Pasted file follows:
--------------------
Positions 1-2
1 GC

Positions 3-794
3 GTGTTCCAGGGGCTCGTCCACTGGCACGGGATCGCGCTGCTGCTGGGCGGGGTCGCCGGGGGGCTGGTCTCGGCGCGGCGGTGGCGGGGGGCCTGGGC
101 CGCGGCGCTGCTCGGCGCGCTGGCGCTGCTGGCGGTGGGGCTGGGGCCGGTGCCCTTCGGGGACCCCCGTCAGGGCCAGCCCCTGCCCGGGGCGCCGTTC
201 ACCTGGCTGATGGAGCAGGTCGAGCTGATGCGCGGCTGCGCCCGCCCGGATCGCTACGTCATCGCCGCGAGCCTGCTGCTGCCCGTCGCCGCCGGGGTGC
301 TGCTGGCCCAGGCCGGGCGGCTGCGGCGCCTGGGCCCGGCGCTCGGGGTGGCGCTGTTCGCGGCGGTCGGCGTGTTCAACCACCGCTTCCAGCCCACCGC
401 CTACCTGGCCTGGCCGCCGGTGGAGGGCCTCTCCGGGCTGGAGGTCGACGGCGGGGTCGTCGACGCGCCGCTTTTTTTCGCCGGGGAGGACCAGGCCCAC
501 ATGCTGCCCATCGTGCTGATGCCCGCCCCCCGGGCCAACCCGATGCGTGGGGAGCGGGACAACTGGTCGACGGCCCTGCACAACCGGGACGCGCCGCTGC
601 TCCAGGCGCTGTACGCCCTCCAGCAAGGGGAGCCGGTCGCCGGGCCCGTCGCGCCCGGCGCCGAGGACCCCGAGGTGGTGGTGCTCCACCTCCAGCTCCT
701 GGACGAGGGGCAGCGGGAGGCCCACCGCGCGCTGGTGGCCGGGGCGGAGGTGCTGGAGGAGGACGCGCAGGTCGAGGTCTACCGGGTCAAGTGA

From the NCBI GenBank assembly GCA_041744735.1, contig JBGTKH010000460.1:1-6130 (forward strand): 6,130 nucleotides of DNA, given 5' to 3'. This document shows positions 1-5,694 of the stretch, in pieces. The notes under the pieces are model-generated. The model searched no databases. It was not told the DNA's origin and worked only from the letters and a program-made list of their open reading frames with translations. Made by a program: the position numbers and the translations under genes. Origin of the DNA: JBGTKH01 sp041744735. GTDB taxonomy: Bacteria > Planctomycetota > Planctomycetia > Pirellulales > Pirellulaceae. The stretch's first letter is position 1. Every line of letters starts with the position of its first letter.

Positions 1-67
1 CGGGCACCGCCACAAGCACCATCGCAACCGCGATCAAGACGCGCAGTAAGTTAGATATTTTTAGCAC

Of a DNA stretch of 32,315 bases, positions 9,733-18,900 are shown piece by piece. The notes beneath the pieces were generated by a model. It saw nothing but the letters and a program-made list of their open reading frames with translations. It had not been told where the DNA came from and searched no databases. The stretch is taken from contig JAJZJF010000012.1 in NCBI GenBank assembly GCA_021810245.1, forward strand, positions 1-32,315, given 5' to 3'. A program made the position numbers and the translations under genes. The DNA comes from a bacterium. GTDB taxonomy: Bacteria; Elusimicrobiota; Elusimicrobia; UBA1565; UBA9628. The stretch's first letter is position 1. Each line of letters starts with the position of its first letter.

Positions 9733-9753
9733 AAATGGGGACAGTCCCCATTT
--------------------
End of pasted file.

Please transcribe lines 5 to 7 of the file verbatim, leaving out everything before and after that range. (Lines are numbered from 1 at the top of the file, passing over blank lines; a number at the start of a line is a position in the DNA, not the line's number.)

101 CGCGGCGCTGCTCGGCGCGCTGGCGCTGCTGGCGGTGGGGCTGGGGCCGGTGCCCTTCGGGGACCCCCGTCAGGGCCAGCCCCTGCCCGGGGCGCCGTTC
201 ACCTGGCTGATGGAGCAGGTCGAGCTGATGCGCGGCTGCGCCCGCCCGGATCGCTACGTCATCGCCGCGAGCCTGCTGCTGCCCGTCGCCGCCGGGGTGC
301 TGCTGGCCCAGGCCGGGCGGCTGCGGCGCCTGGGCCCGGCGCTCGGGGTGGCGCTGTTCGCGGCGGTCGGCGTGTTCAACCACCGCTTCCAGCCCACCGC